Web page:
La Dolce Vita (1960)

Directed by Federico Fellini

Episodic journey of journalist Marcello who struggles to find his place in the world, torn between the allure of Rome's elite social scene and the stifling domesticity offered by his girlfriend, all the while searching for a way to become a serious writer.

The abysmally poor syncing of dialogue in post-production merely has the effect of conveying the idea that the audience's comprehension of Fellini's work was a mere afterthought and/or as if the idea of having dialogue itself was a vulgar concept, imposed by some external force without his express approval onto his otherwise perfect artistic project. (I'm sorry, I just don't like Fellini.)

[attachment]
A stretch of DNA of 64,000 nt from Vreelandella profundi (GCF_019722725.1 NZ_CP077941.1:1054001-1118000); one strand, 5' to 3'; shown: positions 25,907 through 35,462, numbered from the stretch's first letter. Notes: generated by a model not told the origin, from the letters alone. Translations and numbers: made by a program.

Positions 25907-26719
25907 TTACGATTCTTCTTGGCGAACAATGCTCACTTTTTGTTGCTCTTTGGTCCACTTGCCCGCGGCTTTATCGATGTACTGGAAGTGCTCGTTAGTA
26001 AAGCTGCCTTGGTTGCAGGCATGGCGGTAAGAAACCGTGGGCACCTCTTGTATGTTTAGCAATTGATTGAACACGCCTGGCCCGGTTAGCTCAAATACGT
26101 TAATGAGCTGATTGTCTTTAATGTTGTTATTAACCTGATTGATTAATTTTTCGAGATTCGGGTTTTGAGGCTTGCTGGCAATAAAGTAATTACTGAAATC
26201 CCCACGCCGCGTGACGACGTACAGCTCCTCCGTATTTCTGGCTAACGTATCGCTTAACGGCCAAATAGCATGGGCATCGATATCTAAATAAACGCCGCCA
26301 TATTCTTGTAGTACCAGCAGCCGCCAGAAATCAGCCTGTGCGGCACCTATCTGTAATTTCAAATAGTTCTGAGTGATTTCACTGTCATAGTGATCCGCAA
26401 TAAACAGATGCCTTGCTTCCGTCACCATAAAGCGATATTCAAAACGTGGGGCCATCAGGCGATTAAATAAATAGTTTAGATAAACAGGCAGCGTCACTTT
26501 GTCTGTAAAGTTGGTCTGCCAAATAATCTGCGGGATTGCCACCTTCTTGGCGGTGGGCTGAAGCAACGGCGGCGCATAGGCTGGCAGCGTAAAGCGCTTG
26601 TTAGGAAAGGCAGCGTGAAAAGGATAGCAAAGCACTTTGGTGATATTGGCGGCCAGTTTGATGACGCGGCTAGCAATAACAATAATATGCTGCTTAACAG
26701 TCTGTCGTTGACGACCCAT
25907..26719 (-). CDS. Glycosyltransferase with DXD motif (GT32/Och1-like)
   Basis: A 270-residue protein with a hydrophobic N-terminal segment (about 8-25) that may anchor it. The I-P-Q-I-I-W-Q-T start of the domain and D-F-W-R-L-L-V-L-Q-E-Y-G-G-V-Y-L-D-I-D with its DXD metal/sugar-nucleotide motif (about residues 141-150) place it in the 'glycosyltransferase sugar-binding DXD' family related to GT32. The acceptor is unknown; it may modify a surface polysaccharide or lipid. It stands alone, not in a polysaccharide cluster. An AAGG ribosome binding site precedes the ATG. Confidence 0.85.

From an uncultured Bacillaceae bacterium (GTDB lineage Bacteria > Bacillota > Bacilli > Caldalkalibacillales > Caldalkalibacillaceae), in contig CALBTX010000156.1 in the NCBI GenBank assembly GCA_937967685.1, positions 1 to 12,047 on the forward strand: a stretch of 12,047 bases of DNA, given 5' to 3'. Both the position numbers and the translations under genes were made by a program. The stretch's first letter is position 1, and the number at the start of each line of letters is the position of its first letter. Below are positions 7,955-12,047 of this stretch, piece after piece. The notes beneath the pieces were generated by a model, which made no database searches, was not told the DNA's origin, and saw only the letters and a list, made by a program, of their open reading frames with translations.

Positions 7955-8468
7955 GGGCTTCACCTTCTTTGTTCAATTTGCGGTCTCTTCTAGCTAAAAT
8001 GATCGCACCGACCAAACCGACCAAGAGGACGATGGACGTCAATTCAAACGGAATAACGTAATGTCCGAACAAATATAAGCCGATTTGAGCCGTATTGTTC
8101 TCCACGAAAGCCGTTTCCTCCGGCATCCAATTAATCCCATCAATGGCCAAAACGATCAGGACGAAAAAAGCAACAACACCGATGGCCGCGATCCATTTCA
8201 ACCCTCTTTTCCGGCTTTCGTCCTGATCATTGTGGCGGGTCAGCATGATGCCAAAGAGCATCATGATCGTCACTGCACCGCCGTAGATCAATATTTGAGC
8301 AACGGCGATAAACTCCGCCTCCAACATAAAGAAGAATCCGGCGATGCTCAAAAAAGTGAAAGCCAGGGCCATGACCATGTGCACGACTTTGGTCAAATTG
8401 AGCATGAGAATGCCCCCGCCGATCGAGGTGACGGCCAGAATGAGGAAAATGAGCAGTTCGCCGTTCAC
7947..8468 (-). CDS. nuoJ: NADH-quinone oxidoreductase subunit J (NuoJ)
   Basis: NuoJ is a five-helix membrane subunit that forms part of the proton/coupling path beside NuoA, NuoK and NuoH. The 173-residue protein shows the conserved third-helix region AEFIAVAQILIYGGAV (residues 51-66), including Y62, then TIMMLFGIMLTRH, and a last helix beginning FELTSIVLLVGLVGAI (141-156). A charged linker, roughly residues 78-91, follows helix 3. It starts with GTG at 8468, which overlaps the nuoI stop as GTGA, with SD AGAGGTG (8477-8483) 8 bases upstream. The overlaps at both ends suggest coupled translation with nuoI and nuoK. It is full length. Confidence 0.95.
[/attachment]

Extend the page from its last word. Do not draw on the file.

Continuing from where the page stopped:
Fellini undertook in La Dolce Vita to provide a Dantean vision of the modern world as viewed from the top instead of the bottom. Unfortunately, there is more to a great film than a great conception, and Fellini has enlarged his material without expanding his ideas. Consequently, the film is as bloated as the fish which terminates the orgy sequence.

Andrew Sarris